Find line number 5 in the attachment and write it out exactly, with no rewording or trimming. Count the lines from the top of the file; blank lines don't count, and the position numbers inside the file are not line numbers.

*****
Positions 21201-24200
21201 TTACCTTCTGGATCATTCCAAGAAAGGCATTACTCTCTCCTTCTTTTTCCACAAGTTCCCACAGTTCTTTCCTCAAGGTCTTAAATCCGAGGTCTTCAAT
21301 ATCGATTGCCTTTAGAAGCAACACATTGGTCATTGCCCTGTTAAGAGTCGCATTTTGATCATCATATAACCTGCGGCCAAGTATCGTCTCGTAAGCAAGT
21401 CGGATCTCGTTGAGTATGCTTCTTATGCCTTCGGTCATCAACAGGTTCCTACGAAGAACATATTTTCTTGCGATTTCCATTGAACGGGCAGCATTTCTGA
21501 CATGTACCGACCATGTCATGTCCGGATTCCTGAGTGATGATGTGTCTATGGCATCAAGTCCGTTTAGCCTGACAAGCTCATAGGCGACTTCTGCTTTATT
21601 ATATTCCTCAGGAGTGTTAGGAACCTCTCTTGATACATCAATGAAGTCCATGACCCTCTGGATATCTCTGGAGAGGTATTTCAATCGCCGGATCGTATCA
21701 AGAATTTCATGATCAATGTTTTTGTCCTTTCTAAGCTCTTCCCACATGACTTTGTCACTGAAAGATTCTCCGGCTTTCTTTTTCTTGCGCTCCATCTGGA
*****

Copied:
21501 CATGTACCGACCATGTCATGTCCGGATTCCTGAGTGATGATGTGTCTATGGCATCAAGTCCGTTTAGCCTGACAAGCTCATAGGCGACTTCTGCTTTATT